VideoVista
-MONTHLY FILM & TV REVIEW-


SF, fantasy, horror, mystery website
illustrated SF and general satire
music reviews
action movie heroines
helicopters in movies and TV
VideoVista is published by PIGASUS Press

 
 
September 2009 SITE MAP   SEARCH

Goth: Love Of Death
cast: Kanata Hongô, Rin Takanashi, Kunihiko Ida, Mika Kamiya, and Chika Kumagai

director: Gen Takahashi

95 minutes (18) 2008
widescreen ratio 1.85:1
4Digital Asia DVD Region 2 retail

RATING: 5/10
reviewed by Sandra Scholes
Based on the manga novel by Otsuichi this is an unusual film that seems to be shot entirely in sepia tones to give the impression of the darkness of the two main characters, their thoughts and dialogue showing how embroiled they are in what happens around them, even going so far as to revel in it. It is a mix of surreal horror, tension, and has a strange noir aspect about it that fits the story. The style conjures up other noir movies where the attention falls on the two main characters and everyone else is seen as rather unimportant, just as the manga did earlier.

The opening sequence of a bike going past bushes and of a cut to a series of strange and deranged-looking children's artwork showing dismembered bodies bleeding over the screen sends chills down the spine even before the film truly starts. This movie is like many of the Japanese shock-type horror offerings, and its nature is mostly a mélange of random events that link in with others to become a greater shock to the system.

The main story concerns two high school kids who are unnaturally preoccupied with death and images of death in books and magazines while in the school library. At first Itsuki Kamiyama (Kanata Hongô) is not interested in getting to know fellow student Yoru Morino (Rin Takanashi) until she persists, handing him a horrific book of photographs, showing mutilations and dismemberment. Once he sees this he notices he has a lot in common with her so when she approaches him again he allows her to chat to him and together they begin a strange relationship completely based on, death and the wholly unusual.

One of the stories they are interested in is the hand-cutting murders where an incident takes place in a local water garden and a young girl is shown sitting as if to bathe. Her sunhat is over her face but she never moves. It is some time before it becomes apparent she is dead, possibly drowned, but as one onlooker notices one of her hands is severed and it is obvious someone sinister has been at work making it look more like a murder. Another murder has taken place and, in both instances, Yoru has been seen there in the background blankly observing the scene without showing the perverted interest she has in it.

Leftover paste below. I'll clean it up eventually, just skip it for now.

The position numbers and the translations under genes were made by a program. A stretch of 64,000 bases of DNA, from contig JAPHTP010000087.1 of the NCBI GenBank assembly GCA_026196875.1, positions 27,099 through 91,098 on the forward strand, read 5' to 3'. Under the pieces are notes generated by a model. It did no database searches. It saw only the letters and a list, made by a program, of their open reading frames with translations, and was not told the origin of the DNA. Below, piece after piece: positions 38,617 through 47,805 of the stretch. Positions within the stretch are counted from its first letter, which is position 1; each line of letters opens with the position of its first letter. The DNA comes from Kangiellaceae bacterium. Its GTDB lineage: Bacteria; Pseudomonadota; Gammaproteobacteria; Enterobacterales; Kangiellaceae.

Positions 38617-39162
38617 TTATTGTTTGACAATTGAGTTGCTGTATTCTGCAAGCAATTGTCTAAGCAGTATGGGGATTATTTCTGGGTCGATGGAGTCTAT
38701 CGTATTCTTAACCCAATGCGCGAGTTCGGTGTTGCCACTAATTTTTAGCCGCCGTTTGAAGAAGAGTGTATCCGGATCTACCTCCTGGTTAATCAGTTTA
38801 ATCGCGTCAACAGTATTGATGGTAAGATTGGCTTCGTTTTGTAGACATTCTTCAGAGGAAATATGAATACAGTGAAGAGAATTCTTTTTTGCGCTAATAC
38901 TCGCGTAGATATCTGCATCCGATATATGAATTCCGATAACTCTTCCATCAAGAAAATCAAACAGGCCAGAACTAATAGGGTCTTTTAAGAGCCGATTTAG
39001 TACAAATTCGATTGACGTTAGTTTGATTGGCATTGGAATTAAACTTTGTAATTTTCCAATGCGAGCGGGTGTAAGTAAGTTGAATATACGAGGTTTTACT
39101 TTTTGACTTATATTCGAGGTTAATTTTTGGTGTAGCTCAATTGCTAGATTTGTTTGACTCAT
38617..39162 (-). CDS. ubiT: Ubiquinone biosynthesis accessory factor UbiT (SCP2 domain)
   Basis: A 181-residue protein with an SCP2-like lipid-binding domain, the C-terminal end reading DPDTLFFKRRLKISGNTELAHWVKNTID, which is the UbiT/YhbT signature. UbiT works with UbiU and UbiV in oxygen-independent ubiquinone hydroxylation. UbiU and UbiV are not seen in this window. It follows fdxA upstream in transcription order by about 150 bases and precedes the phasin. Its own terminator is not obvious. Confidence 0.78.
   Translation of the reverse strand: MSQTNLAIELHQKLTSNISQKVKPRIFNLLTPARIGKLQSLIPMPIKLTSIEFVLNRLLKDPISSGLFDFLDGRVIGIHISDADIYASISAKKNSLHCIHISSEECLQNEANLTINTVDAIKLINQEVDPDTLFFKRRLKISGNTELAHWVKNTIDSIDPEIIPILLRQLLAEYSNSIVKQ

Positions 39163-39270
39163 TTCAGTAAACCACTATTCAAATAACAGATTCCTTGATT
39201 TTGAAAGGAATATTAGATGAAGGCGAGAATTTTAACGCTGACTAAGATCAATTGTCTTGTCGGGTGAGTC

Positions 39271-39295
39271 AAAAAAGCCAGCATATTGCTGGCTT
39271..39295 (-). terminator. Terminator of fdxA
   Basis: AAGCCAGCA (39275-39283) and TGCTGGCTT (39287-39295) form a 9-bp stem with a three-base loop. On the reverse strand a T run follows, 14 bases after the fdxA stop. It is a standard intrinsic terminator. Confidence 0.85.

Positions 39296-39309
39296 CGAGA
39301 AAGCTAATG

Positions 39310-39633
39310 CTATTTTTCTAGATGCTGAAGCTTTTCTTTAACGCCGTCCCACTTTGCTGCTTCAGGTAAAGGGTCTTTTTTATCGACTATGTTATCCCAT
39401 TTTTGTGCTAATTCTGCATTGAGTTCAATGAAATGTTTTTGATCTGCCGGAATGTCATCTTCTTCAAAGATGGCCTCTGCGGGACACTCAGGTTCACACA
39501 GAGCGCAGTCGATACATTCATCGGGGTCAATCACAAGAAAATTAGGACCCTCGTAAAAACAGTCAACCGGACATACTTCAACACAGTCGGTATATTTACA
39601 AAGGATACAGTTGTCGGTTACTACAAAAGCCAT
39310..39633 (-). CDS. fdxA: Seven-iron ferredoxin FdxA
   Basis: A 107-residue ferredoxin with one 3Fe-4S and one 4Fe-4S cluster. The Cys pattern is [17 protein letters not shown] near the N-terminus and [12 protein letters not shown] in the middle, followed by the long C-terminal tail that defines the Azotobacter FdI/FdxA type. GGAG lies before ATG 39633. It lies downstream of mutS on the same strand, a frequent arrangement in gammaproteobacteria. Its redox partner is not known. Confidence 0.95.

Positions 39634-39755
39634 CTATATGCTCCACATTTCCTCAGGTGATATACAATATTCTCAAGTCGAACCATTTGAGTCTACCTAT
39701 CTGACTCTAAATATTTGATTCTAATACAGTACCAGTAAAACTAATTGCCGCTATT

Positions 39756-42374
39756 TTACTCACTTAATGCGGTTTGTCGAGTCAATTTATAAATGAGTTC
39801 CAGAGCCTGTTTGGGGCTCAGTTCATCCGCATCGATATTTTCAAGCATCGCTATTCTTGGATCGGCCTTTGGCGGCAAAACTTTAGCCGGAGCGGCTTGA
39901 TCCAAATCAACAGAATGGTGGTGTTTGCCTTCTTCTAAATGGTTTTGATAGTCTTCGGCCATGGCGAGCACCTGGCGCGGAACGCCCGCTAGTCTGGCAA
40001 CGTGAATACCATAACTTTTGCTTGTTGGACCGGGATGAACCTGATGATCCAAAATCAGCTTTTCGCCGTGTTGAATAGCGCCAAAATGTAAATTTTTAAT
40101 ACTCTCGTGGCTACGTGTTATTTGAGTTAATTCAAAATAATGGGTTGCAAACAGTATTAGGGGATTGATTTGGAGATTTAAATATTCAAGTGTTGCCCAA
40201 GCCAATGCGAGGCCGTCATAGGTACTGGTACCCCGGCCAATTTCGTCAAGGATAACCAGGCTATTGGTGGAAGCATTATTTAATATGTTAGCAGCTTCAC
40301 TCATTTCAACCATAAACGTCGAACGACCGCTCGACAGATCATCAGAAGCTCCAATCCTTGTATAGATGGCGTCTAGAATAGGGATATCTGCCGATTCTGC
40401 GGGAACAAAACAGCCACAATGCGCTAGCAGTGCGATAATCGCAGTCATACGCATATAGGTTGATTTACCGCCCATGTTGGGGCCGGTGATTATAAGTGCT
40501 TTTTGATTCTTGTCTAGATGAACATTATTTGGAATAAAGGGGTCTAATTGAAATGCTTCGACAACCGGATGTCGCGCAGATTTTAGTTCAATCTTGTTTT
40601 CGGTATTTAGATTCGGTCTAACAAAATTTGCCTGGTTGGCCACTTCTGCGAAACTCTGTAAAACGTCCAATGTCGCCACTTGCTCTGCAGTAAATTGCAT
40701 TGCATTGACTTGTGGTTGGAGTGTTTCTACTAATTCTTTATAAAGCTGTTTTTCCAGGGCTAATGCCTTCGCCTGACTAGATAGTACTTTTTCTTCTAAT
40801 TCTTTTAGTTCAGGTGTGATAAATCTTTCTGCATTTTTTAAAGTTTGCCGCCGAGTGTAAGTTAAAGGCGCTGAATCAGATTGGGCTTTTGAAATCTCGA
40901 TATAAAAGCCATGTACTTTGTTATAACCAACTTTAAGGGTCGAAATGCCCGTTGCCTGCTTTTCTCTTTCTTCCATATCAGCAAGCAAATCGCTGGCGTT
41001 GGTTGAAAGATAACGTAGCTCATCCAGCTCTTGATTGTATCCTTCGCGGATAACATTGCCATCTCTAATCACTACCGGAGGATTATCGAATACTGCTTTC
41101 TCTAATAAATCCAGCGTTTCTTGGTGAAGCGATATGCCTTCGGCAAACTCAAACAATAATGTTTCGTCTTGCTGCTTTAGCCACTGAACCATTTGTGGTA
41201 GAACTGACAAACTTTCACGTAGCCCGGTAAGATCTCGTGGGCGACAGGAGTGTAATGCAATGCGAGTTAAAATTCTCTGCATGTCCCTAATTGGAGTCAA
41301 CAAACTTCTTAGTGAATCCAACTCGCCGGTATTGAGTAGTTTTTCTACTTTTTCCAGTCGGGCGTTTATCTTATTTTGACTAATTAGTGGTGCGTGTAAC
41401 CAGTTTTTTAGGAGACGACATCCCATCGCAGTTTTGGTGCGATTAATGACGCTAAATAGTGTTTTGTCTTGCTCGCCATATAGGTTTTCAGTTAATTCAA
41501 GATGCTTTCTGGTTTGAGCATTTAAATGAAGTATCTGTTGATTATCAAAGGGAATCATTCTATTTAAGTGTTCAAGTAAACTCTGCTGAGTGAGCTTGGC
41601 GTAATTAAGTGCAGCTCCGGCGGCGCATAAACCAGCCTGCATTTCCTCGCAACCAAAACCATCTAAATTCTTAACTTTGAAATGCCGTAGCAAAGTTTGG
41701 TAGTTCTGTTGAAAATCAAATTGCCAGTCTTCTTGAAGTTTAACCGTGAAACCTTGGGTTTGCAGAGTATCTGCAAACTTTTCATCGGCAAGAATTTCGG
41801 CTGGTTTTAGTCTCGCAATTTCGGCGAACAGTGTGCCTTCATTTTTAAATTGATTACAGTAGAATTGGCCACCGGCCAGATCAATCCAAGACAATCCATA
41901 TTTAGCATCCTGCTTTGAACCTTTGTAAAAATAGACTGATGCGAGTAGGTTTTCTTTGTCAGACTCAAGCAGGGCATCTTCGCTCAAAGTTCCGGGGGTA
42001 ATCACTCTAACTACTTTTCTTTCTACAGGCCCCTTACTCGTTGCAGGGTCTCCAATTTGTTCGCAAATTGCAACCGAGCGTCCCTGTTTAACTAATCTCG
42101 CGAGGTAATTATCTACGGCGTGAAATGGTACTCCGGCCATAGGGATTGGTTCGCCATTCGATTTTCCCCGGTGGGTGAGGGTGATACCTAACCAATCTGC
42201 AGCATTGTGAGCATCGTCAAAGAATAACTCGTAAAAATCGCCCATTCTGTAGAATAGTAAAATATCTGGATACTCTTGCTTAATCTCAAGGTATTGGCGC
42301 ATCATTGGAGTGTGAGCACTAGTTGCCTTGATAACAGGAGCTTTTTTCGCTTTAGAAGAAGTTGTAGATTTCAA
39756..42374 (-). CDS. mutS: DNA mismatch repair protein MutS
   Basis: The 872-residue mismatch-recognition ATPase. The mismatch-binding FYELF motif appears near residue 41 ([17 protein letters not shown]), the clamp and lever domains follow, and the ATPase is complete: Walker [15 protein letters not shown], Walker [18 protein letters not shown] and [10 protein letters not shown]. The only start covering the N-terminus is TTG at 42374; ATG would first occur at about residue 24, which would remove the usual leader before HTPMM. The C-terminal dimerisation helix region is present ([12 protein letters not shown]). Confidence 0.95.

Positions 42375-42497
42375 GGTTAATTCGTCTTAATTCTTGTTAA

Other movies like this originally based on manga novels have become more popular with UK and US viewers, namely the Death Note series where another school kid embarks on a killing spree when he finds a black note book on the grounds of his school. Due to the graphic way the novels are done their publication was banned in other countries as they were considered too subversive.

Yoru goes through the movie like a ghost analysing and watching, appearing at points in it whenever crime scenes are to be found. To the other spectators she might seem an innocent in her school uniform, she is far from it. Her hair and eyes give away her dark thoughts. Her interest in death is more in the observation of it than her friend Itsuki who has a desire to be a killer. At school the other kids think he is a decent guy though he does not appear a solitary soul to them, he is a very different person to Yoru.

It is simply a terrifying look through the eyes of two people who should not think the things they do, like describing the hand-cutting murderer as an artist who views his victims as works of art to be posed as though they were dolls or living statues. Itsuki never at any point realises he is a cold-blooded killer who searches for his victims and kills them with precision. If it is at all possible to go deeper the movie is making more of a social comment on children who break away from the mould in Japanese schools becoming obsessed with subjects that society would frown upon. Known as 'hikikomori' it is a well-known form of social withdrawal due to work-related structures changing, and the young finding new outlets for their behaviour, becoming individually minded as opposed to mixing with others in a group. Although common in Japan it is less so in the west.

Some will view Goth: Love Of Death as a slow-moving movie, but it does say a lot about Japanese culture and social awareness today as there are many teenagers who can be labelled as antisocial and who possibly have secret hobbies.

The bonus material on this DVD may be scarce but it is interesting as it has a making-of featurette that shows what the cast and crew went through to get the film looking as authentic to the manga novel as they could, and also get the colours looking right for the general feel of the movie. A trailer for the movie itself is enough to convince anyone who is a fan of this type of movie to rent it.
NEXT

Did you find this review helpful? Any comments are always welcome!
Please support VideoVista, buy stuff online using these links -
Amazon.co.uk | Amazon.com

copyright © 2001 - VideoVista